Uneven and difficult to access roads are a common reality in many large-scale construction sites and industrial plants. Maneuvering these sites and successfully completing project milestones requires the right equipment. Rough terrain cranes offer contractors a viable transportation, rigging, and lifting solution when working in challenging environments.
If you are considering renting lift equipment for the completion of an off-road construction project, read on to find out why a rough terrain crane could be a great choice.
Among the features that distinguish a rough terrain crane from other types of cranes including crawler, all-terrain, and truck-mounted cranes, are the large and treaded tires, specifically designed for off the road projects.
The robust tires make rough terrain cranes an ideal choice for maneuvering hilly areas and provide stability when working on grounds with loose soil, gravel, and mud. Consider a rough terrain crane if your project site is characterized by particularly challenging terrain.
Compared to truck-mounted cranes, rough terrain cranes have a wide wheelbase and a significantly larger engine. A wider wheelbase not only makes rough terrain cranes more stable in difficult environments but also more capable of navigating such environments with ease.
At the same time, a larger engine capacity provides a rough terrain crane the strength needed to overcome the obstacles found in off-road construction sites.
Multiple Steering Modes
Rough terrain cranes combine crane functionality with a steering mechanism. Modern rough terrain cranes have three to four steering modes including front-wheel steering, back-wheel steering, all-wheel crabbing, and all-wheel coordinated steering.
Multiple steering modes allow a rough terrain crane to easily maneuver narrow spaces and difficult terrains even in inclement weather. This ability to navigate narrow spaces, common in some construction sites, allows the operator to bring the crane close to the lifting area, improving efficiency and safety at the worksite.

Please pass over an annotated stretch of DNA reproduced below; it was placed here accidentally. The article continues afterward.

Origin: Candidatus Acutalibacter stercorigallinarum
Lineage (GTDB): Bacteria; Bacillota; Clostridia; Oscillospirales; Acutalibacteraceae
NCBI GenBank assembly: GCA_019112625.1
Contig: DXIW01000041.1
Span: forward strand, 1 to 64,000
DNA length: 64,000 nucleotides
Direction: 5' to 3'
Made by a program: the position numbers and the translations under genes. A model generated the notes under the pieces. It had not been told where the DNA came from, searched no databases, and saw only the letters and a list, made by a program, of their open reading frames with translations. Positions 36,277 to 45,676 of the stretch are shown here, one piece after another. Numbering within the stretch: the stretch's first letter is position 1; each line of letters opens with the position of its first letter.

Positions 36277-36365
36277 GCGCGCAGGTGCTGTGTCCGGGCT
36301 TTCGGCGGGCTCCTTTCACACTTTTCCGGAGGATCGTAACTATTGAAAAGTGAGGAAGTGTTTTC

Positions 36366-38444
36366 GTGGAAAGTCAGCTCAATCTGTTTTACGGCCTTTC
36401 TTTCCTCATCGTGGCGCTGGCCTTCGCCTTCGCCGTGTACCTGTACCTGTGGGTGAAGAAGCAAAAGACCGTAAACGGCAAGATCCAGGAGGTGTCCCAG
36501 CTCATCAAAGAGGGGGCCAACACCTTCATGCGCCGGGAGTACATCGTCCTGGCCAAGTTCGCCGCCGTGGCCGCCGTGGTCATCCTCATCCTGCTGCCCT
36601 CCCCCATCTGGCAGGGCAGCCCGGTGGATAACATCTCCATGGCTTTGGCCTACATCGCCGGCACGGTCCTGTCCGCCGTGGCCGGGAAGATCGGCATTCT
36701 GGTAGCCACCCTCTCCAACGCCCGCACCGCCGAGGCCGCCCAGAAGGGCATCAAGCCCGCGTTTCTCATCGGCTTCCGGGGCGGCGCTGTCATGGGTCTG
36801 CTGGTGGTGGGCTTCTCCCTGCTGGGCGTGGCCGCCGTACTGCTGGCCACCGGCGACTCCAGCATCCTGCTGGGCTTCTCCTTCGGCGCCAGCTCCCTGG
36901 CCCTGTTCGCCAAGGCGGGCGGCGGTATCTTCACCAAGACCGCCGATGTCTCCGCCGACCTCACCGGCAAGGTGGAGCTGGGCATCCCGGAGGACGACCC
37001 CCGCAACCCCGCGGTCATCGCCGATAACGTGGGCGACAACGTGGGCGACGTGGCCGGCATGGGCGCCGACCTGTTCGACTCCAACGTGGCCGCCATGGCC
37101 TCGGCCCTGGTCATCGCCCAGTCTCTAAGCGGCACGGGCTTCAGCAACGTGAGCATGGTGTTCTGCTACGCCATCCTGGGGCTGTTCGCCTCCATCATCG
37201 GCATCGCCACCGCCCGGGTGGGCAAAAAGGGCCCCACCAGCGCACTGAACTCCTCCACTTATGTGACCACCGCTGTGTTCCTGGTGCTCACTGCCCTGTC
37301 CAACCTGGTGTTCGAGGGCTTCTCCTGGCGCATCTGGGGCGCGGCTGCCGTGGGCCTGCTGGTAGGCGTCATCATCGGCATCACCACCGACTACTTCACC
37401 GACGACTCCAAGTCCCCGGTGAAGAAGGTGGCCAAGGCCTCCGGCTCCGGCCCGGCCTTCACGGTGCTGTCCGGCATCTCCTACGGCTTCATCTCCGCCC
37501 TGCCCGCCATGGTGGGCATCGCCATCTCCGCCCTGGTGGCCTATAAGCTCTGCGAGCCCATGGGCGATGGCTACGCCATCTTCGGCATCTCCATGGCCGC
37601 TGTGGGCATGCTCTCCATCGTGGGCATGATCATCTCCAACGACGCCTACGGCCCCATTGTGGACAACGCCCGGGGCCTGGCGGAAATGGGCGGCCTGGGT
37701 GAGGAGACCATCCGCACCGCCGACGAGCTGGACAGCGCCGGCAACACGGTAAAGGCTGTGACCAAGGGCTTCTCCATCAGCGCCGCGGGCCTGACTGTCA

Another distinguishing feature of a rough terrain crane is its vertical and horizontal extending outriggers, which together form an H-structure.
Outriggers play an important role in providing stability for mobile type cranes such as the rough terrain crane. Here, each outrigger works autonomously so that a problem with one of the outriggers will not compromise the crane's stability.
Because the outriggers spread out horizontally and vertically, the rough terrain crane is able to boast a wider center of gravity. A wider center of gravity is equal to greater stability, a crucial requirement in job sites with unfavorable terrain.
A rough terrain crane is a type of hydraulic crane, which uses hydraulic power instead of conventional power sources such as oil or diesel.
Hydraulic systems are robust and enable the lifting of heavy loads, which are a common feature at construction sites.
Modern rough terrain cranes have a higher loading capacity, allowing contractors to lift heavier loads with just one machine. The ability to lift more loads with less equipment can offer contractors significant cost savings and improve project lead times.
High capacity rough terrain cranes can lift and transport loads all on their own without the need to attach a supplementary crane for added support.
These cranes come mounted on a four-wheeled truck and are ready for operations as soon as they arrive at the job site, making them easy to use and an excellent way to fast-track the lifting tasks at a construction site.
Rough terrain cranes have certainly made a name for themselves as the workhorses of difficult terrains. Even then, the condition of the crane you use will make all the difference in terms of safety, project timelines, and productivity. Be sure to rent your cranes from a reputable contractor who is committed to the safety and maintenance of their equipment.
If you want to rent a well-maintained rough terrain crane for your demanding project, get in touch with General Steel Crane and Rigging today.